Stay Ahead of the Game: U.S. Inflation Data’s Impact on the Dollar


The dollar fell on Monday after a mixed U.S. employment report lacked directionality and as market attention shifted to inflation data from the world’s two largest economies due this week. The U.S. economy added fewer jobs than anticipated in July, according to data released on Friday, but wage gains were robust and the unemployment rate fell.

The US dollar fell to a low of one week towards a basket of currencies as an outcome of the data, but its losses had been restricted as the report pointed to a still-tight labor market, indicating that the Federal Reserve might have to hold onto higher interest rates for a while. The American currency index last seen at 101.98, the value languished close to Friday’s low of 101.73.

 Sterling increased by 0.04% to $1.2756, while the euro decreased by 0.04% slid 0.01 percent to $1.1010. According to Chris Weston, director of research at Pepperstone, the labor market shows a cooling but is not disintegrating. It is carrying out as predicted. Thursday will see the release of U.S. inflation data, with expectations that core inflation rose 4.7% annually in July.

Read Also: Rollercoaster Mishap: 6-Year-Old Boy’s Severe Injury Sparks Investigation in Florida

Global Economic Update: U.S. Growth, CPI Expectations, and China’s Inflation Rate

Photo by: John Guccione via Pexels

Fundamentally, the U.S. still has the greatest growth, the central bank is still very data dependent, and there’s a chance this week that the CPI number will exceed expectations, so it’s difficult to envision a significant dollar pullback across currency pairs, according to Weston. On Wednesday of this week, China will release its July inflation rate, and traders will be on the lookout for additional signals of deflation in the world’s second-largest economy.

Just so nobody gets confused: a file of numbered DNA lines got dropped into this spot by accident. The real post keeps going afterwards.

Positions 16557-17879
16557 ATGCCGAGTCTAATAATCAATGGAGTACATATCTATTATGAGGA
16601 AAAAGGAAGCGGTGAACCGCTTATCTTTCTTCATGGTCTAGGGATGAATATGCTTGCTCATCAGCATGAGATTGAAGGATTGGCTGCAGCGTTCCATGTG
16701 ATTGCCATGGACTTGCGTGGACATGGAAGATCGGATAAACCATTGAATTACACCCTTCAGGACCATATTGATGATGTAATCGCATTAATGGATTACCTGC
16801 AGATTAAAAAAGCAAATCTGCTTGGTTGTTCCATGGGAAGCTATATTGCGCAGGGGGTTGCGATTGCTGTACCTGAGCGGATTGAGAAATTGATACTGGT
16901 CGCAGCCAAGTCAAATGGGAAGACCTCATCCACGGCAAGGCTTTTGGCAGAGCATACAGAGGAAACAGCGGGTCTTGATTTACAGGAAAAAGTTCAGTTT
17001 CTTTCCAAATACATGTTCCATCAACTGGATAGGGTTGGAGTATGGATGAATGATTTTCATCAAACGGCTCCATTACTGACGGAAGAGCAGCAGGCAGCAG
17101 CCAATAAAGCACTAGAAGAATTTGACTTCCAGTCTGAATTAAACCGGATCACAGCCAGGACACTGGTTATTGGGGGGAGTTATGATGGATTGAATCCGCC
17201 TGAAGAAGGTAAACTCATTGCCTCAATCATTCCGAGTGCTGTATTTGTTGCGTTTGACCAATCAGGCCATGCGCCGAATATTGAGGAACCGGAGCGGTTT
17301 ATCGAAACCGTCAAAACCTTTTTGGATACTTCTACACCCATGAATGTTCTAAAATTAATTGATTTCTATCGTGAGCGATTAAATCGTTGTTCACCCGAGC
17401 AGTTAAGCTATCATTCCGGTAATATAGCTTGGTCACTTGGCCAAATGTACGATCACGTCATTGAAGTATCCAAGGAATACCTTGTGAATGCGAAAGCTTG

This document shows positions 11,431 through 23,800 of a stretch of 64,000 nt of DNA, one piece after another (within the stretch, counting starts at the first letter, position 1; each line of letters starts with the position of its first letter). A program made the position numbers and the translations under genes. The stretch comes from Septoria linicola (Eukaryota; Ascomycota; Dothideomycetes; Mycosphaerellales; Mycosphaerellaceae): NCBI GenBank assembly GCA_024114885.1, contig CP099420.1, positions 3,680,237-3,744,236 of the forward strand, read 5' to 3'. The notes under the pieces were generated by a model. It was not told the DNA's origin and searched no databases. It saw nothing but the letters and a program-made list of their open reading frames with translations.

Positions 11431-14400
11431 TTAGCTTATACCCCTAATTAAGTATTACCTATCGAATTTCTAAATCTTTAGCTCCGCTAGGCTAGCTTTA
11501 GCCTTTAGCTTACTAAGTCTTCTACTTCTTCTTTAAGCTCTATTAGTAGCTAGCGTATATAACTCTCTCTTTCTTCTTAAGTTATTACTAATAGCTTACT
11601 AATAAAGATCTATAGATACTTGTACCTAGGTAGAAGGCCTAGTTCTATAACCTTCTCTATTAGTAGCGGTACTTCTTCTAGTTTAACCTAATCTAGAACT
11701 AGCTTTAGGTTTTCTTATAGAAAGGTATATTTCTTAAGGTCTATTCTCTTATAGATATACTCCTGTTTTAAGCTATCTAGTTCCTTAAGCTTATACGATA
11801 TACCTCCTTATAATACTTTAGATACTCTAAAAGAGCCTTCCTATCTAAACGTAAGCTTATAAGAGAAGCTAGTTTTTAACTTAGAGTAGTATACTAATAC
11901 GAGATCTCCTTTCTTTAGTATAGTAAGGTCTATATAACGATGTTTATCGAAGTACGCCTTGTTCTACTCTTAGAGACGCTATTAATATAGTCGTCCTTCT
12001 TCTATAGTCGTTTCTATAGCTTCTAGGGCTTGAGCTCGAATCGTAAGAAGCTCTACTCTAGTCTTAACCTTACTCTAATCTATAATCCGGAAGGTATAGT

In a note, MUFG analysts predicted that the country’s headline CPI would fall in July after growth in consumer prices halted in June. Previously, the offshore yuan was slightly lower at 7.1901 per dollar. During a press conference held by the state planner on Friday, a Chinese official stated that liquidity in the country’s banking system would be maintained at a sufficient level, although investors were left wanting more due to Beijing’s sluggish rollout of economic stimulus measures.

 The U.S. dollar rose 0.1% to $0.6577, while the New Zealand dollar rose 0.1% to $1.0657. According to a summary of opinions released on Monday, the Bank of Japan discussed the growing likelihood of sustained inflation at their July meeting, with one board member stating that wages and prices could continue to rise at a rate unprecedented in the past.

Read Also: Boston’s Controversial ‘Enemies List’: Mayor Michelle Wu Faces Legal Scrutiny and Courtroom Defense

Source: Reuters, CNBC

Leave a Reply

Your email address will not be published. Required fields are marked *